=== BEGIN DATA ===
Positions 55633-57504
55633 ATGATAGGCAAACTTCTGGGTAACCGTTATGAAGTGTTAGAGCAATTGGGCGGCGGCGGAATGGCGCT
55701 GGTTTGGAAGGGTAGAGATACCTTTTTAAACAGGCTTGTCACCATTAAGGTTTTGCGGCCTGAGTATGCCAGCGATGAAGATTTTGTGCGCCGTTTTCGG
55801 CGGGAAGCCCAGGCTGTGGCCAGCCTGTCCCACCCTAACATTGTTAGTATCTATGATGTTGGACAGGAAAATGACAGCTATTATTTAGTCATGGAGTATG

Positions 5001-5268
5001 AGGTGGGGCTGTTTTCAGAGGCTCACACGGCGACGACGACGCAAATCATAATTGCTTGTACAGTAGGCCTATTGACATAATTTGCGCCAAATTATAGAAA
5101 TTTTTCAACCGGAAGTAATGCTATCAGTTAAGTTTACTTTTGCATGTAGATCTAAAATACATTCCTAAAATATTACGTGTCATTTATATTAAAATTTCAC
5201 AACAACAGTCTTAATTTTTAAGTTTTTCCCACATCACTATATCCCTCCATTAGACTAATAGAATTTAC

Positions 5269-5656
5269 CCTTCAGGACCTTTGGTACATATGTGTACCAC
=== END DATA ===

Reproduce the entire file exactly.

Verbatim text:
Positions 55633-57504
55633 ATGATAGGCAAACTTCTGGGTAACCGTTATGAAGTGTTAGAGCAATTGGGCGGCGGCGGAATGGCGCT
55701 GGTTTGGAAGGGTAGAGATACCTTTTTAAACAGGCTTGTCACCATTAAGGTTTTGCGGCCTGAGTATGCCAGCGATGAAGATTTTGTGCGCCGTTTTCGG
55801 CGGGAAGCCCAGGCTGTGGCCAGCCTGTCCCACCCTAACATTGTTAGTATCTATGATGTTGGACAGGAAAATGACAGCTATTATTTAGTCATGGAGTATG

Positions 5001-5268
5001 AGGTGGGGCTGTTTTCAGAGGCTCACACGGCGACGACGACGCAAATCATAATTGCTTGTACAGTAGGCCTATTGACATAATTTGCGCCAAATTATAGAAA
5101 TTTTTCAACCGGAAGTAATGCTATCAGTTAAGTTTACTTTTGCATGTAGATCTAAAATACATTCCTAAAATATTACGTGTCATTTATATTAAAATTTCAC
5201 AACAACAGTCTTAATTTTTAAGTTTTTCCCACATCACTATATCCCTCCATTAGACTAATAGAATTTAC

Positions 5269-5656
5269 CCTTCAGGACCTTTGGTACATATGTGTACCAC